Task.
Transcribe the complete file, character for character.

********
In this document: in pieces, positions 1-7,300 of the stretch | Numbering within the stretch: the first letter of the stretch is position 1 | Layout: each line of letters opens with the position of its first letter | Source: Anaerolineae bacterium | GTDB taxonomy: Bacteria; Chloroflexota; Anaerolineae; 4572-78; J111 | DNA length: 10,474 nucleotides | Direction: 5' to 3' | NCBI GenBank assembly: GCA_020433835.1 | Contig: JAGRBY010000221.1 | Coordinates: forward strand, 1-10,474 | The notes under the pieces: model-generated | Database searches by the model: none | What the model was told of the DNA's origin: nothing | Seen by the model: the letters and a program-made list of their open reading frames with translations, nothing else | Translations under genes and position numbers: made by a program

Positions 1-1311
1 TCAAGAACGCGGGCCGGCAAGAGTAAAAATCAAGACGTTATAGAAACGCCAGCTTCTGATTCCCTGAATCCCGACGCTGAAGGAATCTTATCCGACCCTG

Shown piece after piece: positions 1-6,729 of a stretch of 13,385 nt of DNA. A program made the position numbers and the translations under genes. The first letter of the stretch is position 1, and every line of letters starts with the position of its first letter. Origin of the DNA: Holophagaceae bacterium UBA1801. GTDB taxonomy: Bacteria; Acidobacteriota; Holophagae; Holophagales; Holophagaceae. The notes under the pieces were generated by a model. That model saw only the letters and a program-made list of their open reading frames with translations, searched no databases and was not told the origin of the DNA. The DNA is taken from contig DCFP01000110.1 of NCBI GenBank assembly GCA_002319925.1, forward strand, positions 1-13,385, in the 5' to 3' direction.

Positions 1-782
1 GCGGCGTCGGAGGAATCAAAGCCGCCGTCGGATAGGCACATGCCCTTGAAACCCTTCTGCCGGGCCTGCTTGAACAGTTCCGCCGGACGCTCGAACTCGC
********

In this document: in pieces, positions 1-7,300 of the stretch | Numbering within the stretch: the first letter of the stretch is position 1 | Layout: each line of letters opens with the position of its first letter | Source: Anaerolineae bacterium | GTDB taxonomy: Bacteria; Chloroflexota; Anaerolineae; 4572-78; J111 | DNA length: 10,474 nucleotides | Direction: 5' to 3' | NCBI GenBank assembly: GCA_020433835.1 | Contig: JAGRBY010000221.1 | Coordinates: forward strand, 1-10,474 | The notes under the pieces: model-generated | Database searches by the model: none | What the model was told of the DNA's origin: nothing | Seen by the model: the letters and a program-made list of their open reading frames with translations, nothing else | Translations under genes and position numbers: made by a program

Positions 1-1311
1 TCAAGAACGCGGGCCGGCAAGAGTAAAAATCAAGACGTTATAGAAACGCCAGCTTCTGATTCCCTGAATCCCGACGCTGAAGGAATCTTATCCGACCCTG

Shown piece after piece: positions 1-6,729 of a stretch of 13,385 nt of DNA. A program made the position numbers and the translations under genes. The first letter of the stretch is position 1, and every line of letters starts with the position of its first letter. Origin of the DNA: Holophagaceae bacterium UBA1801. GTDB taxonomy: Bacteria; Acidobacteriota; Holophagae; Holophagales; Holophagaceae. The notes under the pieces were generated by a model. That model saw only the letters and a program-made list of their open reading frames with translations, searched no databases and was not told the origin of the DNA. The DNA is taken from contig DCFP01000110.1 of NCBI GenBank assembly GCA_002319925.1, forward strand, positions 1-13,385, in the 5' to 3' direction.

Positions 1-782
1 GCGGCGTCGGAGGAATCAAAGCCGCCGTCGGATAGGCACATGCCCTTGAAACCCTTCTGCCGGGCCTGCTTGAACAGTTCCGCCGGACGCTCGAACTCGC